In his motion to reopen, Lin submitted a host of materials, including a new detailed declaration, in support of his claim. Lin's declaration provided the following relevant facts: (1) he married his wife in a public ceremony despite neither he nor his wife being of legal age to do so; (2) he and his wife gave birth to a daughter earlier than was permitted under Chinese law; (3) he and his wife decided they wanted another child in violation of China's policy, and he accompanied his wife to a private doctor to have the government-inserted intrauterine device removed; (4) Lin's wife contacted her cousin and asked her to report to government-mandated gynelogical examinations on her behalf to hide the pregnancy; (5) the cousin reported to several examinations at the family's request and pretended to be Lin's wife; (6) Lin's wife gave birth to a second child in violation of China's family planning laws; (7) Lin's wife was taken away by government officials and forcibly sterilized; (8) Lin frantically attempted to locate his wife after she was taken by government officials; (9) Lin and his wife were fined for both their early marriage and the birth of both of their children; and (10) family planning officials threatened to destroy Lin's father's home—where Lin was living—if they failed to pay the fines.

All of the facts presented in Lin's declaration were corroborated by Lin's wife's declaration, Lin's father's declaration, Lin's mother's declaration, and Lin's wife's cousin's declaration.1 Moreover, the trustworthiness of Lin's narrative is bolstered by the 2007 and 2011 U.S. Department of State Country Reports on Human Rights Practices in China that were submitted with Lin's motion to reopen. As a result, Lin has presented sufficient evidence to plausibly establish conduct constituting other resistance to China's coercive population control policies. See Jiang, 611 F.3d at 1094–95.

To obtain reopening, Lin must also demonstrate that he has a plausible claim of either past persecution or a well-founded fear of future persecution. See Ling Huang v. Holder, 744 F.3d 1149, 1152 (9th Cir. 2014). Here, Lin has established a plausible claim of past persecution on account of his political opinion for resistance to China's coercive population control policies.2 The BIA held otherwise because Lin did “not claim that he was ever detained or physically harmed.” But, as our precedent makes clear, physical abuse and detention are not the only conduct that rises to the level of persecution. See, e.g., Kovac v. INS, 407 F.2d 102, 105–07 (9th Cir. 1969) (physical harm not required for a finding of persecution); Mashiri v. Ashcroft, 383 F.3d 1112, 1120 (9th Cir. 2004) (“Persecution may be emotional or psychological, as well as physical.”); Baballah v. Ashcroft, 367 F.3d 1067, 1076 (9th Cir. 2004) (substantial economic deprivation that constitutes a threat to life or freedom may constitute persecution). In simply stating that Lin had not suffered physical abuse or detention, the BIA failed to consider all of the evidence in light of the foregoing precedent that recognizes persecution even in the absence of detention or physical harm.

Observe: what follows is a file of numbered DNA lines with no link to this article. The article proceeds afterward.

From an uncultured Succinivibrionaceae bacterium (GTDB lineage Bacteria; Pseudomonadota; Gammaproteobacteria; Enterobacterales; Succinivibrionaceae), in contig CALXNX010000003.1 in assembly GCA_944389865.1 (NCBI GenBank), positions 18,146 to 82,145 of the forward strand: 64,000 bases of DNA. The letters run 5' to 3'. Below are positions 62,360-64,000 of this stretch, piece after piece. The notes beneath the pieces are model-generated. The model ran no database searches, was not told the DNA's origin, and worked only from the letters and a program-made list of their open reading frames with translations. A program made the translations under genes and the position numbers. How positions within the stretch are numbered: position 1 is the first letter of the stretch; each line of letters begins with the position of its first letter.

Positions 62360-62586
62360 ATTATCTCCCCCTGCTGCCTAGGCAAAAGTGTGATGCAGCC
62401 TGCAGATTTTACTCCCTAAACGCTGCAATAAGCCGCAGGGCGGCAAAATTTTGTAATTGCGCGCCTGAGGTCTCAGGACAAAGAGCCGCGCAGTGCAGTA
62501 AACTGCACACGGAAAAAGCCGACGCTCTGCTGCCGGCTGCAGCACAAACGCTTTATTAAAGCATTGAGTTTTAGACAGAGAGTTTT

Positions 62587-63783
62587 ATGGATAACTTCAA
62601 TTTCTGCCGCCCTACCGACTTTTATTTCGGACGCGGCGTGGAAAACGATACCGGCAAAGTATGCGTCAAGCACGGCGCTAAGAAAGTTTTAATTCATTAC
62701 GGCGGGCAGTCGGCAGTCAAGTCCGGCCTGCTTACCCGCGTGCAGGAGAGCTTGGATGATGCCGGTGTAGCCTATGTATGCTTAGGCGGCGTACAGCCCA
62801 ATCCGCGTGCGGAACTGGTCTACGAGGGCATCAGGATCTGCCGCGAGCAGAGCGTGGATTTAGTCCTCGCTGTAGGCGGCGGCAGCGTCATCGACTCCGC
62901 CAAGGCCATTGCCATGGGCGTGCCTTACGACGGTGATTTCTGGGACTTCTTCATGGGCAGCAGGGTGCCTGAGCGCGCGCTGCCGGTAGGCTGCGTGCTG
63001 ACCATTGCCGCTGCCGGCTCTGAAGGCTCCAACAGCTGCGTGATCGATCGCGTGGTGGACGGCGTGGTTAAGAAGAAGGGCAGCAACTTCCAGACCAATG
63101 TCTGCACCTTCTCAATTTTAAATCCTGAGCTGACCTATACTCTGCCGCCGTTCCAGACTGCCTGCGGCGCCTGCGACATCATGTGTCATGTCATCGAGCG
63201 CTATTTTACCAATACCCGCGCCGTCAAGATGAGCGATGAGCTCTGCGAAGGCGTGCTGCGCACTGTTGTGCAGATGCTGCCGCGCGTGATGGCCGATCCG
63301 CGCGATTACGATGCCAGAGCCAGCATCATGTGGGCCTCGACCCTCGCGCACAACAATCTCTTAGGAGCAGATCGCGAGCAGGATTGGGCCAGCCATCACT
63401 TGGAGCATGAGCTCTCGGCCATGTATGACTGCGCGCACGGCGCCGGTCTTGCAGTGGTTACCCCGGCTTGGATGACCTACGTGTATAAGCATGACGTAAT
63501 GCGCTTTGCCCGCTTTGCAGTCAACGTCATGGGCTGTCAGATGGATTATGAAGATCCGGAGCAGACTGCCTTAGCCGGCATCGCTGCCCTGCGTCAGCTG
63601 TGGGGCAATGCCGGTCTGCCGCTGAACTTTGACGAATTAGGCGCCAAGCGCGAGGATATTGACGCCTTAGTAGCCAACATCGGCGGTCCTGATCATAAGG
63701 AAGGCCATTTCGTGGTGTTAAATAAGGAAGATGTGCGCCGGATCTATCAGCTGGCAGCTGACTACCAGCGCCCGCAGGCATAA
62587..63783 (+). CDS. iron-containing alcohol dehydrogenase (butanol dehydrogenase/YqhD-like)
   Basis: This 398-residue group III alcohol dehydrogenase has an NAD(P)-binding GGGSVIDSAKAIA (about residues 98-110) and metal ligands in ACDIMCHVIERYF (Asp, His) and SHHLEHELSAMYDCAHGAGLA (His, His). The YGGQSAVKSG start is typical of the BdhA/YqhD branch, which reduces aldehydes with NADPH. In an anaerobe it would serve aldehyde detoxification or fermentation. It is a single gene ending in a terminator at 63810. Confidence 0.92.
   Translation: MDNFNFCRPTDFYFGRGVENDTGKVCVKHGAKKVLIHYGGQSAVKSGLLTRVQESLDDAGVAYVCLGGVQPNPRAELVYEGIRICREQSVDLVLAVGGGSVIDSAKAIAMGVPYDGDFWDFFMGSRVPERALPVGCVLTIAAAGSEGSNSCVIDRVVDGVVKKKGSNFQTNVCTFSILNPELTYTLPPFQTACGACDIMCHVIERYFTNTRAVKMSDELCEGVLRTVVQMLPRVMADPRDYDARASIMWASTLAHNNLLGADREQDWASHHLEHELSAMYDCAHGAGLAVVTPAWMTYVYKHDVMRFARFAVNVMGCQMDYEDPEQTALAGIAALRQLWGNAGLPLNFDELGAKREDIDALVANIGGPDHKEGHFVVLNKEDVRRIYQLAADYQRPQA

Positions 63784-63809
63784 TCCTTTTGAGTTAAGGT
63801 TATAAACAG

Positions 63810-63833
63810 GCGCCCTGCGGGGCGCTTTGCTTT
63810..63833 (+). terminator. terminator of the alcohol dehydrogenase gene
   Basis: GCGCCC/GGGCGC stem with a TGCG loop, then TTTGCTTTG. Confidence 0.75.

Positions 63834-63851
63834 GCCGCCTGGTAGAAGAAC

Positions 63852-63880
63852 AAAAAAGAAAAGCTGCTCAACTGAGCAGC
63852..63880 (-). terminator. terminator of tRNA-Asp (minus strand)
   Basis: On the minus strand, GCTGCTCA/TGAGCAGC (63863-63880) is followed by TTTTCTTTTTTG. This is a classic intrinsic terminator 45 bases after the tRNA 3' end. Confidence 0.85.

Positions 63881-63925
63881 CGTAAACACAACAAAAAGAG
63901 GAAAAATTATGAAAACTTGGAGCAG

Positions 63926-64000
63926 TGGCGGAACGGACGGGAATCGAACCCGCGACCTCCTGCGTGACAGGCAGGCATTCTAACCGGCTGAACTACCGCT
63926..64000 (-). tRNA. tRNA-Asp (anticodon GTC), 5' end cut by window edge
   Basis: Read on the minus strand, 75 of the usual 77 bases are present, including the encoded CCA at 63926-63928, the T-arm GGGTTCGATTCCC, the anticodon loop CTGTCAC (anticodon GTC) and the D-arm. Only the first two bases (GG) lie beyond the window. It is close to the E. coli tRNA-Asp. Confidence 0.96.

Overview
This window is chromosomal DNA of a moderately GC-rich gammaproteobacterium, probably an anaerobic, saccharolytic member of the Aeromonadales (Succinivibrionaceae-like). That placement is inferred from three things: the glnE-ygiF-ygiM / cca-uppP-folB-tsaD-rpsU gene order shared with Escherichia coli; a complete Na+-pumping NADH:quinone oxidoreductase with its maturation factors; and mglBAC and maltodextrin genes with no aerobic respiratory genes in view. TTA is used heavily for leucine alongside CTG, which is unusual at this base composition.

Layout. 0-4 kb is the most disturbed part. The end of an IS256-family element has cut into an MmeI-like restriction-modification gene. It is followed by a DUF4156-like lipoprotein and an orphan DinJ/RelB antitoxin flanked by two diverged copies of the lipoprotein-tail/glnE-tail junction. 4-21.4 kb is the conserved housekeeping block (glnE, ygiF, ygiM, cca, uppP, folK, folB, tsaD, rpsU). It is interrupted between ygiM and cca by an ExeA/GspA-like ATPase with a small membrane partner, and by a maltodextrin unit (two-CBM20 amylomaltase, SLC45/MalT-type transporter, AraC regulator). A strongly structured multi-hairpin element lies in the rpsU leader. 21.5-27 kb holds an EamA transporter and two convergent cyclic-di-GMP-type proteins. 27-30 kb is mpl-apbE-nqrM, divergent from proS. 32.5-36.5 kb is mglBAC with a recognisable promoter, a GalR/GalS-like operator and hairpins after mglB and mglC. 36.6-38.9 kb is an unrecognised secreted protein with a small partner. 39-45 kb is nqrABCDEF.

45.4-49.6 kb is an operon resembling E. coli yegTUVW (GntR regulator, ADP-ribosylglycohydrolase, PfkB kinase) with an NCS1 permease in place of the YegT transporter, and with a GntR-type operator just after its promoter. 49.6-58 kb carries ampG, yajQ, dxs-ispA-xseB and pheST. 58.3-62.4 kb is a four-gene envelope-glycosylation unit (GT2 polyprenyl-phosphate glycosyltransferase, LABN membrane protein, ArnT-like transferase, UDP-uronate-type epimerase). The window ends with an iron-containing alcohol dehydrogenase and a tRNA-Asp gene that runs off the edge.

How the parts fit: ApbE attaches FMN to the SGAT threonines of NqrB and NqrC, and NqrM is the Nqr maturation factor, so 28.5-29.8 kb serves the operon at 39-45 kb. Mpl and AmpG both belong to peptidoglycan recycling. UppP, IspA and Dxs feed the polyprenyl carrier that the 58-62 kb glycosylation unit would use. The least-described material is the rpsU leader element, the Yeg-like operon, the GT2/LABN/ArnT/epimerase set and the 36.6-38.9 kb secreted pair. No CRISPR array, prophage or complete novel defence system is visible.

Lin's plausible claim for persecution is based on: (1) his wife's forced sterilization; (2) the multiple fines that were levied against him for violating China's policies;3 (3) Lin and his wife's forced move back to Fujian Province because family planning officials had started to come to the compound in which they lived to question Lin's boss; (4) threats by family planning officials that they would destroy his father's house—the house in which Lin was living—if the fines were not paid; and (5) Lin's move to Hunan Province to “temporarily avoid the harassment of family planning.” As a result, the BIA abused its discretion in concluding that Lin failed to demonstrate a plausible claim of persecution simply because he was not detained or physically harmed. See Tadevosyan v. Holder, 743 F.3d 1250, 1252–53 (9th Cir. 2014) (stating abuse of discretion standard).

In denying Lin's motion to reopen, the BIA abused its discretion. Lin has made out a plausible claim for relief and thereby adequately demonstrated prejudice. Accordingly, we grant the petition for review in No. 13-72357, and remand to the BIA for further proceedings consistent with this memorandum. In light of our decision on the motion to reopen, we do not address Lin's challenges to the underlying removal order in No. 12-72136. If on remand the BIA again denies reopening, we direct the BIA to also reissue its underlying removal order to permit Lin to file a new petition for review raising any challenges to the removal order as well as the order denying reopening.

The Petition for Review in No. 13-72357 is GRANTED and REMANDED.

The Petition for Review in No. 12-72136 is DISMISSED.


1.   All of these declarations were prepared in Chinese, signed by the declarants, and submitted with accompanying identification.

2.   As we conclude that Lin has made out a plausible claim of past persecution, we do not address whether Lin has additionally established a plausible claim of a well-founded fear of future persecution.

3.   In Jiang, we noted that fines can be “part and parcel of a broader set of reprisals for [Lin's] resistance to China's coercive population control policies.” 611 F.3d at 1096 n.2.